Dems’ SHIELD Act would protect elections, close loopholes on foreign spending

Legislation introduced by House Democrats aims to close loopholes on foreign spending in the U.S. political campaigns to curb election interference.

In addition to addressing campaign finance loopholes, the Stopping Harmful Interference in Elections for a Lasting Democracy (SHIELD) Act, introduced by Rep. Zoe Lofgren, D-Calif., chairperson of the Committee on House Administration, includes a duty to report any illicit offers by foreign governments and their agents to assist campaigns and bolsters the transparency of online political ads.

The legislation also puts restrictions on the information that candidates and foreign entities can share and bans deceptive practices in regard to voting procedures.

Alleging that “the Trump campaign and White House have welcomed and repeatedly solicited foreign assistance for his political activities,” Lofgren called the behavior “unacceptable” and said in a statement that the SHIELD Act will ensure “that individuals engaging in conduct with foreign actors intending to influence the outcome of our elections will be held accountable by law.”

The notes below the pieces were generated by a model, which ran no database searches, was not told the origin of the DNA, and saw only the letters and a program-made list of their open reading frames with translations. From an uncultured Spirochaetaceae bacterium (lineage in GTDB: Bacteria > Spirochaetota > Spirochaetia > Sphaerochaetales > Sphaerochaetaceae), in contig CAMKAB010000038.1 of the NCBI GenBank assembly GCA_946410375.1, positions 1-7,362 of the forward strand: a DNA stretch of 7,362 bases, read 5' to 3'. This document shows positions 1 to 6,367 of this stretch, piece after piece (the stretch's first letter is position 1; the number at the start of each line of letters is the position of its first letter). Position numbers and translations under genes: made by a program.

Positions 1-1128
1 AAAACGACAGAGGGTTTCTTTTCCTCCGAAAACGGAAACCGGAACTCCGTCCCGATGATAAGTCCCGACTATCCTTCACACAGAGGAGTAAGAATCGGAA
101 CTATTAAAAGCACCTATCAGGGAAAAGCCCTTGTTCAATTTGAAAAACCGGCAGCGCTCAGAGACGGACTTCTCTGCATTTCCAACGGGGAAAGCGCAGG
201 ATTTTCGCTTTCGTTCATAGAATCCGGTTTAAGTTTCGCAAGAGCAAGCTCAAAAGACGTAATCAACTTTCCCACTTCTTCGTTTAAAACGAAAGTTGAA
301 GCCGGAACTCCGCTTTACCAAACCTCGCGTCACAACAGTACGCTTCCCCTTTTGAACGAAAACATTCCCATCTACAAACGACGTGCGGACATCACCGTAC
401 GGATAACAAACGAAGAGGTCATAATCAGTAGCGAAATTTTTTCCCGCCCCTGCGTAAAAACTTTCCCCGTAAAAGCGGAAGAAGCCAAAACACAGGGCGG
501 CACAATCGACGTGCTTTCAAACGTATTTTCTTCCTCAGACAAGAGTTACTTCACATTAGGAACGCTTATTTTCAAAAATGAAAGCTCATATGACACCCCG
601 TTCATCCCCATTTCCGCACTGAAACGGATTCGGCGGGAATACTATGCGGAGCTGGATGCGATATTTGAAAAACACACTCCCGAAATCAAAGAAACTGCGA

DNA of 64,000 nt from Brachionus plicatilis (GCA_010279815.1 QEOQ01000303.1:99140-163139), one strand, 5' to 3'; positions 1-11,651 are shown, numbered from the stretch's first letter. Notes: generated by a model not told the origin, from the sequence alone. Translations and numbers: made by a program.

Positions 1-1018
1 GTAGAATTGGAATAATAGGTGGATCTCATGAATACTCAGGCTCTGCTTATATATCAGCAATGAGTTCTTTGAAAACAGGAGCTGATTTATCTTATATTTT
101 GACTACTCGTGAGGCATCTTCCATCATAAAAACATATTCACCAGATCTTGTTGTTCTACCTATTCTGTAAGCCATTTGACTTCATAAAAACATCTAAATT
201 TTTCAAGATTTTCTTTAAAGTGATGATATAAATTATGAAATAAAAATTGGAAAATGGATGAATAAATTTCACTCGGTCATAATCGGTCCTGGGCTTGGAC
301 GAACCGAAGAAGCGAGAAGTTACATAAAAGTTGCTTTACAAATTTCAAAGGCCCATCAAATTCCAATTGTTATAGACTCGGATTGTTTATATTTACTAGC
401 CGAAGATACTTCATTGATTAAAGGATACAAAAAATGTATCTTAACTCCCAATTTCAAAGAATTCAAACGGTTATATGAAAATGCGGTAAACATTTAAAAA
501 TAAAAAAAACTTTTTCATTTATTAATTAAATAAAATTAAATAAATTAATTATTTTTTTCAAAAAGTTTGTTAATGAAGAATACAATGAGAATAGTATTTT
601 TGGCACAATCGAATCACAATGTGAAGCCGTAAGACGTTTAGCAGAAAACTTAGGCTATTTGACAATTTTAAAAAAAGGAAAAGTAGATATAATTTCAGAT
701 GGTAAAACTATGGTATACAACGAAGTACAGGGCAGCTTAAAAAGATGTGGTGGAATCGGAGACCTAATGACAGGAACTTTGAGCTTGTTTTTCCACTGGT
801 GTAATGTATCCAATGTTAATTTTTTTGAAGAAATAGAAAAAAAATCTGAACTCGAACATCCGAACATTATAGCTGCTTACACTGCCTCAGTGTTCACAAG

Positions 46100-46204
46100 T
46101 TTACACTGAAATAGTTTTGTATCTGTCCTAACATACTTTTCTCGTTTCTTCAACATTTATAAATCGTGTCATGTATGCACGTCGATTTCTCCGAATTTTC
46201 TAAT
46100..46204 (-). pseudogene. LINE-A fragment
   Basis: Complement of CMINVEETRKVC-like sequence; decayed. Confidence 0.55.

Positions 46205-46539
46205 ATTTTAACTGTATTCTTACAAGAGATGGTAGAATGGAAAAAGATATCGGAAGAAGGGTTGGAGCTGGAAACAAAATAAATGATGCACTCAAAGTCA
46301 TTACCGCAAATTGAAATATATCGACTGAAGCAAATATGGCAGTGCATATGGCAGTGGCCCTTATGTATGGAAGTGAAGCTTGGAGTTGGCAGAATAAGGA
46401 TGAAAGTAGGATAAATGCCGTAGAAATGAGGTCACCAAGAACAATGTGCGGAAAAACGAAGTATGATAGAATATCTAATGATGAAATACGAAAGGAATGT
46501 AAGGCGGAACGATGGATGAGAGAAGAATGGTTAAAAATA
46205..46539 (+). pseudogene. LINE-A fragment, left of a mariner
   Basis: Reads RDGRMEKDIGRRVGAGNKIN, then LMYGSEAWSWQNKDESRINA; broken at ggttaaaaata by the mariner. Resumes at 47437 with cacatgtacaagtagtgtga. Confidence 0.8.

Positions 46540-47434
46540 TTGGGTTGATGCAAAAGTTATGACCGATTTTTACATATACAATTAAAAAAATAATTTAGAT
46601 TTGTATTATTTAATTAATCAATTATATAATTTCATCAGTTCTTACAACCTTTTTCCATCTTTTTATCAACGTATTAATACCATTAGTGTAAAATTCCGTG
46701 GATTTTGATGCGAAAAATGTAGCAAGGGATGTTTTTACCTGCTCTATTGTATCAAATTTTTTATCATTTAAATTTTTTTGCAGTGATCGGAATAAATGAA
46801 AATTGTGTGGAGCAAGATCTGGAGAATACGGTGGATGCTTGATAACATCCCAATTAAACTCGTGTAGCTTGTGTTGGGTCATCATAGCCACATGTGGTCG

Foreign interference in elections grabbed the spotlight in the 2016 presidential campaign when Russia sought to influence the outcome by smearing Hillary Clinton and bolster Trump. Reports from the intelligence community, lawmakers and social media firms make clear that foreign bad actors have already geared up for 2020. Rep. John Sarbanes, D-Md., chairman of the Democracy Reform Task Force and a sponsor of the SHIELD Act, called on Senate Republicans and Majority Leader Mitch McConnell to quickly take up the SHIELD Act and other critical national security bills such as the For the People Act and the SAFE Act. “There’s no time to waste,” he said.

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